In the preface to Everything Is Obvious, Watts cites a sixty-year-old paper in which sociologist Paul Lazarsfeld described the findings of a study of servicemen during and after World War II—for example, the fact that men from rural backgrounds had better morale than their urban counterparts. That makes perfect sense, Watts notes; after all, rural men in the Forties were accustomed to harsher living and more physical labor, so it follows that military life would seem more pleasant. But then Lazarsfeld pulls a switcheroo: it was actually city natives who were happier in the Army. “Of course, had the reader been told the real answers in the first place she could just as easily have reconciled them with other things that she already thought she knew,” Watts writes. “‘City men are more used to working in crowded conditions and in corporations, with chains of command, strict standards of clothing and social etiquette, and so on. That’s obvious!'”
The point, Watts writes, is that if an answer and its opposite can seem equally obvious through the right mental gymnastics, there’s something wrong with the idea of “obviousness” in the first place. “We make this mistake so often, and it really hurts us,” Watts says. “We can’t understand the social world just by telling a bunch of cute stories. You need theories, experiments, data. It’s tricky and counterintuitive, and everything is more complicated than you think it is. Your intuition is always misleading you into thinking you understand things that you don’t.”
Watts didn’t start off in sociology. Growing up in a small town in southeast Queensland, Australia, he thought he wanted to be a physicist. Then, more or less out of the blue, he decided to join the Navy, attending college at Australia’s national military academy. After graduation, he owed five years of service. “I really wanted to go to sea, but I had bad eyesight and they wouldn’t let me,” Watts recalls with a rueful laugh, “so I ended up in all these jobs I didn’t like.” Watts wound up in his nation’s version of the Pentagon, doing work that eventually sparked an interest in sociology and—though he didn’t have a name for it then—network science. “One thing you learn in the Navy is that you never want to use the chain of command, even though you’re always supposed to, because it breaks; everything goes up and gets jammed,” he says. “So instead you go horizontally. You find the person over in Supply Squadron who was a classmate of a friend of yours, and get them to help you get whatever you need. Whereas, if you go through your commander’s commander’s commander, nothing will ever happen.”
The lesson, he says, is that there’s an important distinction between how we think the world works and how it actually functions. While we’re comfortable with the idea that a few trendsetters dictate fashion, for example—or that a Patient Zero is responsible for the spread of a deadly disease—the truth is far messier and more complicated. “We bring to bear common sense that seems right to us,” he says. “It seems right that the world is hierarchical. If we try to understand how information flows, we say there’s got to be someone special doing it, otherwise we don’t know how to understand it. We don’t have a way of thinking of decentralized systems. When people tried to understand how the brain works, they thought there must be a little guy in there making all the decisions.”
‘I’ve spent my whole life doing what other people aren’t doing. I pretty much always gravitate to the crack between the stools.’After a couple of years in the Navy, Watts applied to graduate school, winning a Fulbright to study theoretical and applied mechanics at Cornell. (He was eventually able to avoid returning to military service by reimbursing the government for his training costs.) On the Hill, he worked under Strogatz on a project that started with how networks of tree crickets synchronize their chirps, and wound up as a career maker. In work that essentially served as a roadmap for modern network science, Watts and Strogatz cracked what’s known as the “small world” or “six degrees” problem—why, even in a system as large as the population of the Earth, a relative handful of connections unites us all. In the paper—”Collective Dynamics of ‘Small-World’ Networks,” published in Nature in June 1998—the researchers demonstrated the “six degrees” phenomenon in three disparate systems: the power grid of the western U.S., the neural network of the worm C. elegans, and collaborations among actors on the Internet Movie Database.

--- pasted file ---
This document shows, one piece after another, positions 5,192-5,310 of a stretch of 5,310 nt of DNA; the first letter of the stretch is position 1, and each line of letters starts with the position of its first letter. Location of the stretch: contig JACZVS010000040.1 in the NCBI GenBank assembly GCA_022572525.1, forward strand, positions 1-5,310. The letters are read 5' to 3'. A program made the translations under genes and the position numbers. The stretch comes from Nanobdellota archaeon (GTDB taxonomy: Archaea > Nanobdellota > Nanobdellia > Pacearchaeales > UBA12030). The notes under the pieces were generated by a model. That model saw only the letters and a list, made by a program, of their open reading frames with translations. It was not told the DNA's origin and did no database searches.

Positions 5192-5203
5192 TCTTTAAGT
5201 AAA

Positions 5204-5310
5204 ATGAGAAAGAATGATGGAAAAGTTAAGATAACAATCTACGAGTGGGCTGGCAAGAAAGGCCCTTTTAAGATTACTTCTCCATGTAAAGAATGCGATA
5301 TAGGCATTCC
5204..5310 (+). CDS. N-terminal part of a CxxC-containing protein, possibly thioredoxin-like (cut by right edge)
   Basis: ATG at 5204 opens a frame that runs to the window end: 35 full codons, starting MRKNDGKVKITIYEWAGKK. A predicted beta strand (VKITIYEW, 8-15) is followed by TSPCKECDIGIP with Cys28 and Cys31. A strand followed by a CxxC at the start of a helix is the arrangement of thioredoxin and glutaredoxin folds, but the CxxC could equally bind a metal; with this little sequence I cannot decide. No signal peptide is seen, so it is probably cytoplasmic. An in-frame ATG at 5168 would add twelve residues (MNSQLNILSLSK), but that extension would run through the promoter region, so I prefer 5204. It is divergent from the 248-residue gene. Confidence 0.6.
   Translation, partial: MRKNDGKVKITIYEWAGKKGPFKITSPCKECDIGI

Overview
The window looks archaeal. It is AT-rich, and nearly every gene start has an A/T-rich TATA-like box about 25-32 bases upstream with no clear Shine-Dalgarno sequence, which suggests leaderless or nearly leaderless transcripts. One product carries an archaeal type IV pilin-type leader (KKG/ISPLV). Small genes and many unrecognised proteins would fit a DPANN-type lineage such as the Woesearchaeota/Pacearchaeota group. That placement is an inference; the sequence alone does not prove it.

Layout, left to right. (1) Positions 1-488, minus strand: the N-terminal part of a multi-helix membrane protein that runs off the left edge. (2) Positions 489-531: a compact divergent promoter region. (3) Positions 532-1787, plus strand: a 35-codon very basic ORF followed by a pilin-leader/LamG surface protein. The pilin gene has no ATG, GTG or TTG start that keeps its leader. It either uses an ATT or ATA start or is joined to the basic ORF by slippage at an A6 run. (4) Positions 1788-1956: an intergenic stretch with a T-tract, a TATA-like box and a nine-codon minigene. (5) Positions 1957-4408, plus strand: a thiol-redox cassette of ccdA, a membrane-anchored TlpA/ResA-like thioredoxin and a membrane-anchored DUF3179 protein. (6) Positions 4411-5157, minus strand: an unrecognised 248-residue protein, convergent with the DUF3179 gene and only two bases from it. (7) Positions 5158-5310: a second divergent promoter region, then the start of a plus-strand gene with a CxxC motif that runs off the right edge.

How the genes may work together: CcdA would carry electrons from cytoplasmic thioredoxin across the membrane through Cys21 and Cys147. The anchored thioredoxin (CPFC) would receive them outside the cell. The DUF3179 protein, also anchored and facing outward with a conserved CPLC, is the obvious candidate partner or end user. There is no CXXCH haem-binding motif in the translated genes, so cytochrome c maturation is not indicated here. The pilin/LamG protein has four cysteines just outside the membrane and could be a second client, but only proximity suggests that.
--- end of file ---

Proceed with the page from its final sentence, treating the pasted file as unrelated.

The paper caused a sensation, prompting stories in the national media—a popular parlor game at the time was “Six Degrees of Kevin Bacon”—and helping Watts get his first book, Small Worlds: The Dynamics of Networks Between Order and Randomness, published by Princeton University Press. It remains one of the most cited papers in the field, with more than 20,000 citations on Google Scholar. But Watts notes that it almost didn’t get published, initially being rejected by Nature because the reviewers didn’t know what to make of it; one of them dismissed it in two highly critical sentences. “There was no such thing as network science,” Watts notes. “I didn’t even know what to call what I was doing. It wasn’t sociology. It wasn’t graph theory. There were no jobs and no funding. Before Steve would let me work on the problem, he made me promise that I wasn’t interested in having an academic career.”
But he did have one; he went on to become a full professor in sociology at Columbia, eventually leaving because, as he puts it, “all my time was sucked up by everything except research.” Jettisoning a tenured professorship at an Ivy League school may sound like career suicide—but it’s typical Watts. “I’ve spent my whole life doing what other people aren’t doing,” he says. “I pretty much always gravitate to the crack between the stools.” He spent five years at Yahoo Research before moving to Microsoft about a year ago. “I’m still interested in the same problems as when I was working with Steve,” Watts muses. “Collective dynamics of social networks—whether it’s risk in financial systems, epidemics of disease, outbreaks of political violence, or changing social norms. These are the biggest issues of our time and they affect everyone, but we have very little idea of why they happen. It’s endlessly shocking to me how unscientific we are about how we go about solving these big social and economic problems—that we leave it to our instincts to make these weighty and consequential decisions. So that’s the mission; that’s what gets me excited.”